43. 43. Copyright © 2000-2002 Tom Hunter41 Superclasses and Subclasses • And (drumroll…) the whole process is called...
  44. 44. Copyright © 2000-2002 Tom Hunter42 Superclasses and Subclasses • More on Polymorphism • We can create a Superclass reference that is an array. • Then, when we instantiate the array, we can attach all different kinds of Subclass objects to the Superclass array reference.
  45. 45. Copyright © 2000-2002 Tom Hunter43 Superclasses and Subclasses • As long as we’re only calling methods that exist in the Superclass, we can work our way through the array and it will call all the correct overridden versions of each individual Subclass object.
  46. 46. Copyright © 2000-2002 Tom Hunter44 Superclasses and Subclasses • The Superclass reference only knows about the methods that exist in the Superclass. • The Superclass only tries to call the methods it knows about. • That’s perfectly fine, because all the methods in the Superclass are available in its Subclass.
  47. 47. Copyright © 2000-2002 Tom Hunter45 Superclasses and Subclasses • Therefore the Superclass isn’t aware that the object it references can do a whole lot more than the Superclass thinks it can.
  48. 48. Copyright © 2000-2002 Tom Hunter46 Superclasses and Subclasses • So, “We can create a Superclass reference array that actually points to a Subclass object.” • As long as we treat those Subclass objects as if they were Superclass objects, (meaning we only call the methods in the Superclass) we have no problems.
  49. 49. Copyright © 2000-2002 Tom Hunter47 Superclasses and Subclasses • The Subclass knows how to do everything its parent Superclass can do. • The kids can do everything the parent can.
  50. 50. Copyright © 2000-2002 Tom Hunter48 • However, if we try to do it the other way around —treating the Superclass as if it were one of its children—then we can have... Superclasses and Subclasses problemsproblems • Why? The Subclass can do many things the Superclass cannot. • The kids can do many things the parent cannot.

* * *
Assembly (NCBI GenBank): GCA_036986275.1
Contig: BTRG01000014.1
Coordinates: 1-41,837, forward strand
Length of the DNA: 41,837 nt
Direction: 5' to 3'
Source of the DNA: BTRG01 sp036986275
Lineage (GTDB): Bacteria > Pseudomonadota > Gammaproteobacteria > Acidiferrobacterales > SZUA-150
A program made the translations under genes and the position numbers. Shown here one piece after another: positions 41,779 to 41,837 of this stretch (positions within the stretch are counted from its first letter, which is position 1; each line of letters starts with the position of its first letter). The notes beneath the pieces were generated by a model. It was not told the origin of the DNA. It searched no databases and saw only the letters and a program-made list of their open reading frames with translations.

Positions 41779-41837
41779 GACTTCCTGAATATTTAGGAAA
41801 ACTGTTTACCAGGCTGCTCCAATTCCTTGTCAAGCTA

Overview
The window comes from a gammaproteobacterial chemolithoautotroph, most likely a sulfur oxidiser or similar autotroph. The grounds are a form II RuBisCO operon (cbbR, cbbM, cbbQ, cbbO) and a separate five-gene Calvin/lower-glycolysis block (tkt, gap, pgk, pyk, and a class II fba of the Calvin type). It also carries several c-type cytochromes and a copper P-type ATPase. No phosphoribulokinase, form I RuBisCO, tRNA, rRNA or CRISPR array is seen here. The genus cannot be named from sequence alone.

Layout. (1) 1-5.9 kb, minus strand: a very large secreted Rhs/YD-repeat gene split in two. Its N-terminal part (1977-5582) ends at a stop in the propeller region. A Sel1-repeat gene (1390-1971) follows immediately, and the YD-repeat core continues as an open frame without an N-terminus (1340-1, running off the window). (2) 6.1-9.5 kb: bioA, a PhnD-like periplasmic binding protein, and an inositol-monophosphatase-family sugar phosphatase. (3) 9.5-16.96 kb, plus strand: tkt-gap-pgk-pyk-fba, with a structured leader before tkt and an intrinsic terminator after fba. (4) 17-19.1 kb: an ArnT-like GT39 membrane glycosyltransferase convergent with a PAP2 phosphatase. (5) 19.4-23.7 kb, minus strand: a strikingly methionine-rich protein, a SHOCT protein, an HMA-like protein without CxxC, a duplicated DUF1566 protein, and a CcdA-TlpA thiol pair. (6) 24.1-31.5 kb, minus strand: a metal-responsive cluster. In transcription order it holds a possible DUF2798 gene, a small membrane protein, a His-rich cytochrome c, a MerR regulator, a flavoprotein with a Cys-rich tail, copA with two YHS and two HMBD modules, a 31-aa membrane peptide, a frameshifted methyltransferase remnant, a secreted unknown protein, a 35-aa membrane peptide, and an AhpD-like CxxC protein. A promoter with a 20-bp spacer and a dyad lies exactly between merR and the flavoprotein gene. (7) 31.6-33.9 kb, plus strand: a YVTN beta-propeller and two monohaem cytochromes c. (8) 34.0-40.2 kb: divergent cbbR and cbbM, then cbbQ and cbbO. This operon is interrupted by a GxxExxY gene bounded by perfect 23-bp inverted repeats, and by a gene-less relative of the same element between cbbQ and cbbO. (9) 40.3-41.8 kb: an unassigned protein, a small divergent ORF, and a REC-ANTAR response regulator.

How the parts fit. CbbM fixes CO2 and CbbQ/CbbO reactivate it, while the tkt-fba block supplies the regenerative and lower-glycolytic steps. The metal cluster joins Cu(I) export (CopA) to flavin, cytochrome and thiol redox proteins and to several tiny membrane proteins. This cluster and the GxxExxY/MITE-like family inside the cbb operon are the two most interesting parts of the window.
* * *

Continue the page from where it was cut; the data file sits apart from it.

51. 51. Copyright © 2000-2002 Tom Hunter49 Superclasses and Subclasses • If we called the Superclass with the Subclass’s reference, then you might expect the Subclass reference can do all the things the kids can—and you’d be wrong!
  52. 52. Copyright © 2000-2002 Tom Hunter50 Superclasses and Subclasses • If you want to go the other way, attach a Superclass object to a Subclass reference, you have to do an explicit cast, as a way of informing the compiler that you really want to do this dumb thing.
  53. 53. Copyright © 2000-2002 Tom Hunter51 Superclasses and Subclasses • “A Superclass object is notnot a Subclass object.” An HourlyEmployee is an Employee (Subclass is a Superclass object) but… An Employee is NOT an HourlyEmployee (Superclass is NOT a Subclass object)
  54. 54. Copyright © 2000-2002 Tom Hunter52 Superclasses and Subclasses • If you want to actually call some of the methods that don’t exist in the Superclass, then you have to first cast the object back to a reference of its own kind.
  55. 55. Copyright © 2000-2002 Tom Hunter53 A Case Study of Inheriting a Class: The Rosetta Stone of Inheritance
  56. 56. Copyright © 2000-2002 Tom Hunter54 • We have a class “Point” and its subclass “Circle”. A Case Study of Inheriting a Class public class Point { } public class Circle extends Point { }
  57. 57. 55 public class Point { } public class Circle extends Point { } public class Test { public Test() { Point p = new Point(); Circle c = new Circle(); } public static void main( String[] args ) { } }
  58. 58. 56 Point p; p = new Point(); p Circle c; c = new Circle(); c
  59. 59. 57 public class Point { } public class Circle extends Point { } public class Test { public Test() { Point p = new Circle(); Circle c = p; } public static void main( String[] args ) { } } Now, we have a Superclass reference, pointing to a subclass object. Is this legal? Is this useful?
  60. 60. 58 p = c; p c What if we try to call only the methods that both share? Will this “p” reference work correctly? This will work because any methods one would expect to find in a Point reference (p) already exist in the Circle object.
  61. 61. 59 c = p; p c No ! A Circle reference would expect many methods that you won’t find in a Point object. Will this work for “c”? For this to even remotely work, you would need to do a “downcast” ?
  62. 62. Copyright © 2000-2002 Tom Hunter60 A Case Study of Inheriting a Class • We’re attempting to do this error by casting a Subclass reference to a Superclass object. circleRef = (Circle) pointRef; • It’s useful to use the operator instanceof p instanceof Circle • This operator will tell us if p is a reference to an object of type Circle.